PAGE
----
The penalty for theft
Theft (stealing) is a hudud crime in sharia, with a fixed punishment. The punishment is cutting off the hand or feet of the thief.
The penalty for zina
Sharia law states that if either an unmarried man or an unmarried woman has pre-marital sex, the punishment should be 100 lashes. There are some requirements that need to be met before this punishment can happen. For example, the punishment cannot happen unless the person confesses, or unless four eyewitnesses each saw, at the same time, the man and the woman in the action of illicit sex. Those who accuse someone of illicit sex but fail to produce four eyewitnesses are guilty of false accusation and their punishment is 80 lashes. Maliki school of sharia considers pregnancy in an unmarried woman as sufficient evidence that she committed the hudud crime of zina. The Hadiths consider homosexuality as zina.
The penalty for apostasy
The punishment for apostasy is thought to be death by several schools of Muslim thought.
An example apostate was Hashem Aghajari, who was sentenced to death for apostasy in Iran (in 2002) after giving a controversial speech on reforming Islam. His sentence was reduced to 5 years in prison, but only after international and domestic outcry.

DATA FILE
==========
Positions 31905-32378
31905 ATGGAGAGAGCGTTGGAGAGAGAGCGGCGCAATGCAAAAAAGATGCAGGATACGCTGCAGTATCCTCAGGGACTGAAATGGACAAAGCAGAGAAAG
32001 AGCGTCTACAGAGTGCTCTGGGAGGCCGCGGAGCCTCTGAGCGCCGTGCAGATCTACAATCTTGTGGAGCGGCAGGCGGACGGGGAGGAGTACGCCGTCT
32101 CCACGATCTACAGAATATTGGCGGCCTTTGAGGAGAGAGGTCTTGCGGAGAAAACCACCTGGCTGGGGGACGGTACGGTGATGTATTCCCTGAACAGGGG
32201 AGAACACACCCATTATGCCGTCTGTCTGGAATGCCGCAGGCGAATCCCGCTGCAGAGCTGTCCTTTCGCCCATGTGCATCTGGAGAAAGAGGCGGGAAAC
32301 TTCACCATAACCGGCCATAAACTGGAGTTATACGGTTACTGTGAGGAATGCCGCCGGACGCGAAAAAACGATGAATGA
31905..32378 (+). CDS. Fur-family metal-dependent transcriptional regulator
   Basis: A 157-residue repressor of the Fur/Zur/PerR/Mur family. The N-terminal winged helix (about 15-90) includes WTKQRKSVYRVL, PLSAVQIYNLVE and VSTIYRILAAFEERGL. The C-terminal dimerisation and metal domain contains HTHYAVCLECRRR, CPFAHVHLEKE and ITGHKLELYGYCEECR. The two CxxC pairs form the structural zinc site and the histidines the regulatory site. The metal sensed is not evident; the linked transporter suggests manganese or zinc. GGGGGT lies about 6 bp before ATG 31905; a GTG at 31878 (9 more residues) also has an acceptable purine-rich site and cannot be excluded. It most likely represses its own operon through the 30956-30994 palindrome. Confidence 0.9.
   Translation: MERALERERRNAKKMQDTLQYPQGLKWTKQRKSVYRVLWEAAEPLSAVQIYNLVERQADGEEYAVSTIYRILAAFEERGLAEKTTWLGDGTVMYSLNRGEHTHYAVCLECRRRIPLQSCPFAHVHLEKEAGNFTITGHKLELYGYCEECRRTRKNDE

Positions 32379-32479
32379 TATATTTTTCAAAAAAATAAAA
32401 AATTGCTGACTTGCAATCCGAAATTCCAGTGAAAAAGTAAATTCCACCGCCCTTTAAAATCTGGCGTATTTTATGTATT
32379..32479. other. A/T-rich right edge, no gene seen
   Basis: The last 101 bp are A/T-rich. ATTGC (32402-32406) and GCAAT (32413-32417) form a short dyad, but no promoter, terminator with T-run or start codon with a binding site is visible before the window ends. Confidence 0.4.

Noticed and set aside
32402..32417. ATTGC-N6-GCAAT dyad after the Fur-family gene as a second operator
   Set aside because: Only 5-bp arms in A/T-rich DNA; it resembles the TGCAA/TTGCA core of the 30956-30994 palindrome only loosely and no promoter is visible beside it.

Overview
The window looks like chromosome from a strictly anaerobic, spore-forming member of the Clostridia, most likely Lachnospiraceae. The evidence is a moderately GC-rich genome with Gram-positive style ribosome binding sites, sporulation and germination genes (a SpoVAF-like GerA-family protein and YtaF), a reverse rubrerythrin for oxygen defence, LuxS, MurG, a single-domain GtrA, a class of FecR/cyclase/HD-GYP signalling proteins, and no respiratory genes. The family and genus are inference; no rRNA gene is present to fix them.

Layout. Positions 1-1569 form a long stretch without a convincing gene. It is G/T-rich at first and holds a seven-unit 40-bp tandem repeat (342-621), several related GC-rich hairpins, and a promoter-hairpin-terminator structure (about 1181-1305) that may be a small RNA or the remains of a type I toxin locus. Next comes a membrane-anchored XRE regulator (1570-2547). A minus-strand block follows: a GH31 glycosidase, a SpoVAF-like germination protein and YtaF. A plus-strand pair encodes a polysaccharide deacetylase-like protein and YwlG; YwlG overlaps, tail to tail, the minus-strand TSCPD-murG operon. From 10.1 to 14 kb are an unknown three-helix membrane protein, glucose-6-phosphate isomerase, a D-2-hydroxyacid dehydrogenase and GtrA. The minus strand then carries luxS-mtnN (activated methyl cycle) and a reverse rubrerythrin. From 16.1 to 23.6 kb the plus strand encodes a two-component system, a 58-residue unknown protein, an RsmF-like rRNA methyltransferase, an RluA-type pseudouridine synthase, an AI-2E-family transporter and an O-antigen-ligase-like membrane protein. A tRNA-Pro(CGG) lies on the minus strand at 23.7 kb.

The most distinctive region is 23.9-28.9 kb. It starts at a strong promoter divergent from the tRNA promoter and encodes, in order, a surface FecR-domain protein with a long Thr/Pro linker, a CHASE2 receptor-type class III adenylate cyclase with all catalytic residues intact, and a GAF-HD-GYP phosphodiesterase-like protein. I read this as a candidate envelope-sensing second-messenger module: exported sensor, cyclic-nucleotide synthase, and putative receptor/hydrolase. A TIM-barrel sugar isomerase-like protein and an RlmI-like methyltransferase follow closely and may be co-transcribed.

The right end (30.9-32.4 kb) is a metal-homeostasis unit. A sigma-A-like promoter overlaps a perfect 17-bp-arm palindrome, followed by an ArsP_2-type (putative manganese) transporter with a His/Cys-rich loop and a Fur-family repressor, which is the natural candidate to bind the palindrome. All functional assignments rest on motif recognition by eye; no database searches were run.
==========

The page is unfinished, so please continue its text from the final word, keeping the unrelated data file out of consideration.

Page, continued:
During these festivals, specific rituals are used:
- Sadaqah (charity) before Eid ul-Fitr prayer.
- The Prayer and the Sermon on Eid day.
- Takbirs (glorifying God) after every prayer in the days of Tashriq (see footnote for def.)
- Sacrifice of unflawed, four-legged grazing animal of appropriate age after the prayer of Eid ul-Adha in the days of Tashriq. The animal must not be wasted; its meat must be consumed.
Islamic law lists only some specific foods and drinks that are not allowed.